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With the retro trend fueling a renewed appreciation for earlier photographic technologies, from Brownie cameras and SLRs to Polaroid SX70s and even the first smartphones, here are our favorite apps for giving your iPhone photos a retro look. With one exception, we prioritized apps that let you shoot with the chosen filter from the get-go rather than sending you down a post-production rabbit hole. To find the one that works best for you, read on.
The app that started it all still has one of the strongest games in terms of effects. Hipstamatic’s interface is designed to look like an analog camera with swappable lenses, films, and flashes, each producing a different look. While the company has added a state-of-the-art post-production editing suite you can use to fix balance, contrast, noise, and so on, the app is at its best when you equip its camera before shooting and leave whatever happens unretouched. There’s also a shuffle function that will load randomized gear when you shake your phone; it’s hit or miss, sure, but it yields combinations of effects that might have eluded you otherwise. Hipstamatic releases upgrades on a regular basis, and their offerings run the gamut from 1970s-inspired effects to a look best described as “1990s anime lighting.” Extra components are sold separately so you can create your own personalized suite of filters.
Get Hipstamatic: $2.99+in-app purchases
VSCO is a photo-editing app that offers more than 200 presets, some of them developed by Kodak, Agfa, and Ilford. It is not strictly a retro-inspired app, as it has plenty of options for those who want their iPhone photos to have a sleeker, cleaner, and more “editorial.” look. That said, retro photography fans will enjoy options like M4-6 (“Subtle Fade”), meant to evoke the vintage hues of the ’70s and P 1-3 (“Instant-Warm”), which pays homage to instant film and its signature creamy overtones. VSCO also has the Film X Library, which replicates the look of films made by Kodak, Fuji, Agfa, and Gilford. For example, KCP2, with its low contrast and saturation and slightly warmer tones, pays homage to Kodak’s 1970s-era film Color Plus 200. While that film is still available today, it’s fun to have a digital version handy.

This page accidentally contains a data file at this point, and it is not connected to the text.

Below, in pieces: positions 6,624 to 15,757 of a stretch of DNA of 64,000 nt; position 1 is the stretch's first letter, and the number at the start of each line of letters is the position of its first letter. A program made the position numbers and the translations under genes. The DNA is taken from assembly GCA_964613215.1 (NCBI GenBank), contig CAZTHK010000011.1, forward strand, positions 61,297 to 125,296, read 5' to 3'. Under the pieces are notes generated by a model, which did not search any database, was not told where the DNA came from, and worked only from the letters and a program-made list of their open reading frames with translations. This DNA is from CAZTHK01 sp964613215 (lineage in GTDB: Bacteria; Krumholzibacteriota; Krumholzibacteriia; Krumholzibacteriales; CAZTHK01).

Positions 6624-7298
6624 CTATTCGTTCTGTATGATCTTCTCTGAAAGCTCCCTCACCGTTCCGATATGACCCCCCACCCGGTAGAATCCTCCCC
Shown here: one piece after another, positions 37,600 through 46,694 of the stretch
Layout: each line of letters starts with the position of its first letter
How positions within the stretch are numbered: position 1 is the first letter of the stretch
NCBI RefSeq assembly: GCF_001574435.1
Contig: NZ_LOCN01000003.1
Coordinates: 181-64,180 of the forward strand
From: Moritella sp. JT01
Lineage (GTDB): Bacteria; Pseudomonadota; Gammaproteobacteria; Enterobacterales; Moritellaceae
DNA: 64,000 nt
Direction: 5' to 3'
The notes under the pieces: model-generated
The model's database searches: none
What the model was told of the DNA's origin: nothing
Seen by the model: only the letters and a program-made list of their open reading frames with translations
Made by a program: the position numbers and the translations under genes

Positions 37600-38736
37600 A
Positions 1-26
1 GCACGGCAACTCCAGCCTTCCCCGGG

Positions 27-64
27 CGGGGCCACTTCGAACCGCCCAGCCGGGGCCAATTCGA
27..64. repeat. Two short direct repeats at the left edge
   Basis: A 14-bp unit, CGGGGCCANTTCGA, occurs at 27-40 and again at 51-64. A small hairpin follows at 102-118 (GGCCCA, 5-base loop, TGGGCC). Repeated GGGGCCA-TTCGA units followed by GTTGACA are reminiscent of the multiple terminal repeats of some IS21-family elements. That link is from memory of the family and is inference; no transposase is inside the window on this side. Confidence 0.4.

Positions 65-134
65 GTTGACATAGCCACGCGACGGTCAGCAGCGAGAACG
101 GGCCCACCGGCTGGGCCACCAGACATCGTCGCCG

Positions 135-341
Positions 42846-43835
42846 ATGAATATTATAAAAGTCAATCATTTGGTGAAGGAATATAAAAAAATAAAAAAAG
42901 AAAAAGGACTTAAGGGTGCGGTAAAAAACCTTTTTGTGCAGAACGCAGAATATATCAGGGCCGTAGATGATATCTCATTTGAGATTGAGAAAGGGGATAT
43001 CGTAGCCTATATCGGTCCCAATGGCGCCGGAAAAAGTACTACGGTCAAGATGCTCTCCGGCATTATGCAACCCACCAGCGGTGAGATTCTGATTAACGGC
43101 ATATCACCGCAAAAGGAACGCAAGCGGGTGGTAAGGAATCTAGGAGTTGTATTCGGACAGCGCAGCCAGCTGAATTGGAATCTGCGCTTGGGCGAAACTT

Get VSCO: Free download; monthly membership starts at $7.99
Around 2018, people started declaring the Instagram aesthetic dead: it was too perfect, too polished, too contrived. Enter Hujicam, an app whose premise is to help you shoot pictures like it’s the nineteen-nineties. The interface has the look and feel of a disposable camera, with buttons on the screen for the flash and the shutter. There is also a makeshift keyhole viewfinder that you’re supposed to peer into in order to magnify it. Once you shoot, expect distorted colors, light leaks, blurs, and a digital timestamp that takes you back to the year 1998. You can’t tinker with the effects, but if you feel overwhelmed by the options offered by other retro apps, Huji Cam’s lack of choices is refreshing.
Get Huji Cam: Free download+in-app purchases
NOMO combines Hipstamatic’s plethora of options with an interface similar to Huji Cam’s. It allows you to swap cameras: If you shoot with FR2, for example, a preset developed with the eponymous Japanese fashion brand, you’ll get color and grain similar pictures made with Fujifilm’s disposable cameras. More playful options include “Cam Boy,” a throwback to Nintendo’s Game Boy Camera and printer, which yields 2-bit photos in four shades of gray, and “2007” which, as the name suggests, replicates the low resolution of the first iPhone cameras–it was originally released as an April Fool’s Day prank in 2019, but, three years later, it’s still around. It would not be surprising if it became its own trend! Funnily enough, every time you install new gear, you have to pretend you’re physically unpacking it.
Get NOMO CAM: Free download+in-app purchases
Argentum focuses solely on black-and-white photography and offers nothing but six filters (each one sold separately) named after, and inspired by, photographers Ansel Adams, Henri Cartier-Bresson, Irving Penn, Garry Winogrand, Yousuf Karsh and Dorothea Lange. The AA filter (Ansel Adams) for example, gives images higher contrast, darkens blues and lightens greens and reds, and is recommended for landscape photography; in contrast, HCB (Henri Cartier-Bresson) softens the images, lightening both blues and skin tones. For those who want a little bit of everything, the GW filter has high contrast, lighter red, yellow, and orange tones, and darker blues.
Get Argentum: Free download+first filter free